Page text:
A significant feature of this initial letter was the zookeepers’ presentation of proposed solutions including the removal of Ms. Clark from either of her two positions: executive director or head of the board. Apparently, they wanted her gone entirely but didn’t believe the board would go along with that point.

What followed for the remainder of 2018 was a defensive response by Ms. Clark and the board including some retaliation against those employees known or suspected to be ringleaders of the opposition. There was a so-called investigation that was largely an insider-led coverup and denial. The board took the side of Ms. Clark – still executive director as well as board leader – but acknowledged that some changes were in order. The small amount of action, though, was insufficient to mollify the concerns of the zookeeper opposition.

Media Exposes Zoo Issues

Austin’s newspaper, the American-Statesman, launched a comprehensive investigation of the Austin Zoo dispute, including interviews of some 25 or so current and former employees. In late January, it published a 26-page article written by reporter Elizabeth Findell: Turmoil at the Austin Zoo: Documenting a Zookeepers’ Revolt. This piece includes detailed background information as well as the events, arguments, and responses in the dispute unfolding until the date of publication. It’s a compelling read, opening with this sentence: “For one zookeeper, a long-suffering monkey’s death launched a revolt.”

This expose sparked outrage by readers and created a groundswell of public support for the zookeepers. They continued their protest in a more-high profile way including a Change.Org petition demanding changes at the Austin Zoo including reining in the power of Patti Clark.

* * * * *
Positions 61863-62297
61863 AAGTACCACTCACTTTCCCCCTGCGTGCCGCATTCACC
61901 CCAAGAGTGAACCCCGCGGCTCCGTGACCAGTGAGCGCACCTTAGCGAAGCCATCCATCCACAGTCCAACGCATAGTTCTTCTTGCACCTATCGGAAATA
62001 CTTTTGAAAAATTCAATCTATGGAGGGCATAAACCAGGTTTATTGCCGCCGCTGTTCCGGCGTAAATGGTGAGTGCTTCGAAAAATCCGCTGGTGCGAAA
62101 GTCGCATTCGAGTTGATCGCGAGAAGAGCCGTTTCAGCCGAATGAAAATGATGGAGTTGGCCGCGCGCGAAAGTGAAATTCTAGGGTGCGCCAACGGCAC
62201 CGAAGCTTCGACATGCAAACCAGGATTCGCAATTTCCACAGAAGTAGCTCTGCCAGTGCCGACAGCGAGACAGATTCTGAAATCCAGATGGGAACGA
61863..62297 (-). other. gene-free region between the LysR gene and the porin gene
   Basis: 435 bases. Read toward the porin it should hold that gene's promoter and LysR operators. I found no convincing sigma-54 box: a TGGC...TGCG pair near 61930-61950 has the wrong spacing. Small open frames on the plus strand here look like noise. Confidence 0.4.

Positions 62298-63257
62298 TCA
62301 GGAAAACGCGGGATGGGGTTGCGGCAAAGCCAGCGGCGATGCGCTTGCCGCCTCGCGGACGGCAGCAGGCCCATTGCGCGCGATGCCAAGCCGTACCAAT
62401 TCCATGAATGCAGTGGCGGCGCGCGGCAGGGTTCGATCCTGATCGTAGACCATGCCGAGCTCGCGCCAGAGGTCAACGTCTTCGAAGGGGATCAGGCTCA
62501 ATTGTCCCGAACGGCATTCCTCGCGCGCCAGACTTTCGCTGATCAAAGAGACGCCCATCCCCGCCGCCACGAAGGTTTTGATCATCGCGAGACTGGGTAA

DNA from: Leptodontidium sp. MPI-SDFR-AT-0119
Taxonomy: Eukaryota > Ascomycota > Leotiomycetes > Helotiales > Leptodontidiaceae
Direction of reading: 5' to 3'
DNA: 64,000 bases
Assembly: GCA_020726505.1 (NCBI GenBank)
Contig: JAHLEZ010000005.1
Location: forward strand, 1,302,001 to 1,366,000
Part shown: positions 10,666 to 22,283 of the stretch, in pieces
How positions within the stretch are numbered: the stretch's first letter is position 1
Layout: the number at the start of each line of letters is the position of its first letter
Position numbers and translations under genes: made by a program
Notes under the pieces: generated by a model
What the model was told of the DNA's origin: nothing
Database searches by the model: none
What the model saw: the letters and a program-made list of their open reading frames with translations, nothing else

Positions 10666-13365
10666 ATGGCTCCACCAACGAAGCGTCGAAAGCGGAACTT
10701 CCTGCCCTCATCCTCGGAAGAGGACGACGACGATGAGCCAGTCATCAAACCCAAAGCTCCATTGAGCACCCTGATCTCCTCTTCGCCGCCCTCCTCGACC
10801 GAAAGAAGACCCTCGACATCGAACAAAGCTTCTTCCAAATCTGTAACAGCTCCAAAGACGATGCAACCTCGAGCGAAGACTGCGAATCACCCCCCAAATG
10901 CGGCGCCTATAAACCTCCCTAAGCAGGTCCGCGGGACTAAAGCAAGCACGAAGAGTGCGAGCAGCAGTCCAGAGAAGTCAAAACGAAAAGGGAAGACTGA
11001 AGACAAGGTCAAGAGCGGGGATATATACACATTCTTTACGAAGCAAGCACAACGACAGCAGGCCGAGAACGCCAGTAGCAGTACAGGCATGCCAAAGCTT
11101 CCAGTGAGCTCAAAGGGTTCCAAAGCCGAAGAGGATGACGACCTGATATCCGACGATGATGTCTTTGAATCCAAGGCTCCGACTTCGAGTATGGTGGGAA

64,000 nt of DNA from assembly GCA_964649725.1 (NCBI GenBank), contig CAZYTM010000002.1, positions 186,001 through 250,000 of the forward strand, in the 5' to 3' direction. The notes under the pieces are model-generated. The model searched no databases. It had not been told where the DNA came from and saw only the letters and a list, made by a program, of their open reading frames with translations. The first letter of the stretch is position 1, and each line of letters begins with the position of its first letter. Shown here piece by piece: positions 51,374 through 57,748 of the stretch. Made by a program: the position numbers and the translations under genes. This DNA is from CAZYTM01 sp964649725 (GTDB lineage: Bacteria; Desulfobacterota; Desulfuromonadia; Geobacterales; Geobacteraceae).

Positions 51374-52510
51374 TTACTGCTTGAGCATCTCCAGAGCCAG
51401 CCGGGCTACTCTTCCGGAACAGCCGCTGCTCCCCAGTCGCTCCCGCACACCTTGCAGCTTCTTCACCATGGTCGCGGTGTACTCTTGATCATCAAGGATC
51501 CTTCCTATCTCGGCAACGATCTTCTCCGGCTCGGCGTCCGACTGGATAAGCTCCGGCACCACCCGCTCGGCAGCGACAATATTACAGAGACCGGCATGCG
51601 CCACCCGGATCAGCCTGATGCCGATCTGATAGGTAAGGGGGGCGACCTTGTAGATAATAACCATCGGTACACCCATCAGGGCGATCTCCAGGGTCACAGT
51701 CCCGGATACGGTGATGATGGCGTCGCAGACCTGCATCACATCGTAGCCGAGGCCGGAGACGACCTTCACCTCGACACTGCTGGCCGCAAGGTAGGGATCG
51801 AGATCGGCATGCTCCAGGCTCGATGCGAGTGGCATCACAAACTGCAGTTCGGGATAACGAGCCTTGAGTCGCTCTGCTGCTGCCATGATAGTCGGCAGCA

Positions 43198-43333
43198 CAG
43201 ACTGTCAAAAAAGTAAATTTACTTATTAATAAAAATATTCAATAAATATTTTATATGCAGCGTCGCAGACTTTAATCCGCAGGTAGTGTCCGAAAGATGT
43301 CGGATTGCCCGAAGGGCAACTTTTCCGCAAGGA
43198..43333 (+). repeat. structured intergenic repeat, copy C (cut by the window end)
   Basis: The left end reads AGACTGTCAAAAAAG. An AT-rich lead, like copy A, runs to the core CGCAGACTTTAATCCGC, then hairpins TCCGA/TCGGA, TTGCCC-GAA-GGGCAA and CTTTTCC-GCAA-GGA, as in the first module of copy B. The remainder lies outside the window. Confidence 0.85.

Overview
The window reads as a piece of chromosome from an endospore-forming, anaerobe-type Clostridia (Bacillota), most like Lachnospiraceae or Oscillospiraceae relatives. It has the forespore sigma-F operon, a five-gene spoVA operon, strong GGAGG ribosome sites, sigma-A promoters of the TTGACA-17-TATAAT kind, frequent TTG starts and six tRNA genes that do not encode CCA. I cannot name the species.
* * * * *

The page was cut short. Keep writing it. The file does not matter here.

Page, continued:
Through early March, 2019, pressure intensified on the Austin Zoo leadership. The organization announced that Ms. Clark would relinquish her duties as board president but would continue as executive director and be a non-voting member of the board. The four existing board members voted to add three more members. Opponents criticized the move as a stunt because the new board members were allies of Ms. Clark or vendors to the organization.

Opponents vowed to continue the fight, including holding a public vigil on a weekend in late March.

The Core Leadership Issue

In The Consequences of Weak Inequality: A Zoo Story (February 1, 2019), Marian Conway writes in The Nonprofit Quarterly about why it’s a bad idea for the same person to hold the office of executive director and board chair. “NPQ has always opposed this practice, as do many other experts on nonprofit governance, and this situation is a clear illustration of the reasons why. Even if the CEO were not at all culpable for what is happening at the zoo, which, given her dual position is highly doubtful, the public is left with the impression that she may be blocking reasonable accountability.”

Many experts believe it’s a bad idea for the executive director to serve even as a voting member of the board – much less be the board chair.


In Marian Conway’s follow-up article on March 14, 2019, she predicts rough seas ahead for the organization. The title says it all: Austin Zoo Makes the Usual Missteps after a Fall from Grace: What Not to Do. The purported leadership shuffle, which appears to put form over substance, is just one of the problems.